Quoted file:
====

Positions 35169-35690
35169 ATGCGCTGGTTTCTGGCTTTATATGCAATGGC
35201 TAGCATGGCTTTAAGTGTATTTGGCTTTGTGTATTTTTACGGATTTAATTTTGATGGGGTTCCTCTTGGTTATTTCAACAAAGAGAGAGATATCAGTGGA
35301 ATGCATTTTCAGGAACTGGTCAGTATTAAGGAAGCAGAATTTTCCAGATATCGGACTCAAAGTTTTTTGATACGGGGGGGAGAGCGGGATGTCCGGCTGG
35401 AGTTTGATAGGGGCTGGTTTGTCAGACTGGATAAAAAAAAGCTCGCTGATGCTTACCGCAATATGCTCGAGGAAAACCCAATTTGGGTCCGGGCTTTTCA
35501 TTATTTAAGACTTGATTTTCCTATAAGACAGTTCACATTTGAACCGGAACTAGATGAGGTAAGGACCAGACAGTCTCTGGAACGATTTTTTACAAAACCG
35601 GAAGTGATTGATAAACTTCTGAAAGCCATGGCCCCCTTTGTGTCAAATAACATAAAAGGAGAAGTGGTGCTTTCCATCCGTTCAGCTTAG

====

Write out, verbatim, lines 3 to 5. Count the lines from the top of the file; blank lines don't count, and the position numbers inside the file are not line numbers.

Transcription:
35201 TAGCATGGCTTTAAGTGTATTTGGCTTTGTGTATTTTTACGGATTTAATTTTGATGGGGTTCCTCTTGGTTATTTCAACAAAGAGAGAGATATCAGTGGA
35301 ATGCATTTTCAGGAACTGGTCAGTATTAAGGAAGCAGAATTTTCCAGATATCGGACTCAAAGTTTTTTGATACGGGGGGGAGAGCGGGATGTCCGGCTGG
35401 AGTTTGATAGGGGCTGGTTTGTCAGACTGGATAAAAAAAAGCTCGCTGATGCTTACCGCAATATGCTCGAGGAAAACCCAATTTGGGTCCGGGCTTTTCA